How Can Evidence-Based Medical Education Improve Learning?

doctors practicing evidence-based medicine education

Today, at an outpatient practice or in an inpatient hospital, a healthcare provider is asking themselves: Can we do this differently or better?     

This was the question that Dr. Mike Evans posed when he noticed that patients who were admitted with fractured hips—many of whom were elderly—developed a number of secondary, in-hospital issues, including pain, delirium, depression, and even death.   

Dr. Evans’ care team collaborated with other departments to find a potential cause and, hopefully, a new treatment approach.  The team’s analysis yielded this causal fact: At Saint Michael’s Hospital, Toronto, typical pre-op hospital stays often exceeded two or more days. So the team asked: “By triaging and fast-tracking these patients into surgery, could we improve pre- and post-surgical outcomes?”     

What is Evidence-Based Medicine?  

From its clinical observations, to its problem-solving analysis, to the improved protocols and practices, Dr. Evans’ quality improvement project (showcased at the Institute for Healthcare Improvement (IHI) website), is an example of evidence-based medicine (EBM) at work.  

Except for this: In addition to evaluating and changing the “treatment as usual,” did the team consult the emerging research on, say, geriatric medicine and pre- and post-operative risk factors associated with inpatient orthopedic surgeries?    

Based on the IHI’s whiteboard video, we don’t know.   

However, we do know that, based on this (and other) peer-reviewed studies, evidence-based medicine is defined as “the conscientious, explicit, and judicious use of current best evidence in making decisions about the care of individual patients.”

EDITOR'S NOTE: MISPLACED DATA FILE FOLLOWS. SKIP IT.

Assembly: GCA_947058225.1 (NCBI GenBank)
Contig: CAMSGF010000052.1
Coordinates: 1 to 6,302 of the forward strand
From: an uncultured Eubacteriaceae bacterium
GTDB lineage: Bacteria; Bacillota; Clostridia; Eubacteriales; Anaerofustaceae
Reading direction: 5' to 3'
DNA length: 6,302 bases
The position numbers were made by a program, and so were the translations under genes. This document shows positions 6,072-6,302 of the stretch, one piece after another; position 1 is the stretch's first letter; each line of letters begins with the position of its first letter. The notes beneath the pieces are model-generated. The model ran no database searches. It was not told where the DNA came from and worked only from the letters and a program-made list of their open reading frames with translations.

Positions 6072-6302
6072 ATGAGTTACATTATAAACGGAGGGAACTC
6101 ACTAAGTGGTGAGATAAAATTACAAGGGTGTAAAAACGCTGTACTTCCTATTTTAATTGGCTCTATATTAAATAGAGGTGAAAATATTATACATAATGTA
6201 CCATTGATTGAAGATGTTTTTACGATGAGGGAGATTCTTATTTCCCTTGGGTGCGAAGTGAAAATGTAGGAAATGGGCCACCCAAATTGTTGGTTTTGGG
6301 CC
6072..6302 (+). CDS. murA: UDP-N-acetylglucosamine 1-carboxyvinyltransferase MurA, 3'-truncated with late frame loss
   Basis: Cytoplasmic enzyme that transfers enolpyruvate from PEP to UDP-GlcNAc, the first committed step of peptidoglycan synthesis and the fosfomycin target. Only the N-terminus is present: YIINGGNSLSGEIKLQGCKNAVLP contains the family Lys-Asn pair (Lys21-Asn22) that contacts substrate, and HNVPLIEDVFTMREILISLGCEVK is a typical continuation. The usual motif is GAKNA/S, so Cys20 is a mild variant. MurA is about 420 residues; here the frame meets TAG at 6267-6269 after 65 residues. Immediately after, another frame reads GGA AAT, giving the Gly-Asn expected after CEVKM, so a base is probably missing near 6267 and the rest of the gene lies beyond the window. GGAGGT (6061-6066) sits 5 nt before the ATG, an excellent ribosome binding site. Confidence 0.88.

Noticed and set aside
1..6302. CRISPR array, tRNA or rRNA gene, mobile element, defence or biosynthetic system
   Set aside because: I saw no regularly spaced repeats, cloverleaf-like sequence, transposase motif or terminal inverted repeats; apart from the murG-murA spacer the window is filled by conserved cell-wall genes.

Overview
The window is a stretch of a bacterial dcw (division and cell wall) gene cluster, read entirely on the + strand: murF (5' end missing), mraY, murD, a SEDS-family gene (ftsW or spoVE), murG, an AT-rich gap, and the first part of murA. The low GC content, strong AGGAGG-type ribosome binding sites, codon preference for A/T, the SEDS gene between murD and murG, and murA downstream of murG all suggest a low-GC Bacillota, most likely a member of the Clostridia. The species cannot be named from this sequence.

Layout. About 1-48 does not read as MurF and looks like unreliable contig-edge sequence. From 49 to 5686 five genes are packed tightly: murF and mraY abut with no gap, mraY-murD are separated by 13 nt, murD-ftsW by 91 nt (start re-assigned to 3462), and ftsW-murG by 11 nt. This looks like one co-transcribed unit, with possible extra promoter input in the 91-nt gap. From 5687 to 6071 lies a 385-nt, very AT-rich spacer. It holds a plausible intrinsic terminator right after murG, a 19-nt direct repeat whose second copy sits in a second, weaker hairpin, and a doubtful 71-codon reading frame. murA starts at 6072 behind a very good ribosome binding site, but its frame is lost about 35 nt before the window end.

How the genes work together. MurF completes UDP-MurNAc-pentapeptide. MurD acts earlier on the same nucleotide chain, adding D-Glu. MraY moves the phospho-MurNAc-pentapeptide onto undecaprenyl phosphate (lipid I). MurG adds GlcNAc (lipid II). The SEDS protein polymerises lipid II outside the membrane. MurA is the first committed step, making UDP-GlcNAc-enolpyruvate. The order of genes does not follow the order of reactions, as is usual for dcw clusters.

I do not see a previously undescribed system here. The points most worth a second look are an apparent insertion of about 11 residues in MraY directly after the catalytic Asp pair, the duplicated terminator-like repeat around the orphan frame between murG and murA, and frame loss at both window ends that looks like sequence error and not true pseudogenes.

Old and New Science: The Origins of EBM  

Some evidence suggests that EBM dates back to ancient Greece or ancient Chinese medicine. Other medical researchers trace it to the 11th Century and Avicenna’s Canon of Medicine.  More recently, during the Crimean War, Florence Nightingale observed that, rather than dying from battlefield injuries, many of her patients were dying from in-hospital or healthcare-associated infections (HAIs). In response, Nurse Nightingale developed, taught and instituted a set of infection-control protocols that are still in use today and that typify the practice of EBM.  

However, the term “evidence based” didn’t appear in the medical literature until the early 1990s. Since then, we have been educating doctors, nurses, nurse practitioners, medical assistants and other clinicians to build or expand their skills in the delivery of evidence-based, patient-centered care.  

How Is Evidence-Based Medicine Different from “Traditional” Medicine? 

Broadly speaking, EBM deviates from “traditional medicine” in three ways:  

  1. Better scientific evidence: Traditional and EBM approaches rely on peer-reviewed clinical evidence. However, EBM demands better scientific evidence than we previously used.  
  1. Patient-centric care: Rather than a prescriptive or “cookbook” approach (‘this is how it’s done’), all evidence-based practice starts and ends with the patient—including that patient’s cultural and individual preferences.      
  1. Bench to bedside: In its definition, the National Institute of Health characterizes EBM as “the intersection of research, evidence and clinical practice.”  So, EBM requires clinicians to translate well-vetted and emerging research into their real-time patient care.   

5 Steps to Evidence-Based Medicine and Related Implications for Medical Education  

In its metanalysis of EBM pedagogy, this “Academic Medicine” study posits that EBM training requires mastery and development of complex cognitive skills as we educate students to find, translate and integrate evidence into their daily practice. Also, whether we build standalone EBM curricular modules, or integrate EBM into “regular” clinical training, all teaching must include or incorporate EBM’s five skill areas or steps.  

Step 1: Problem definition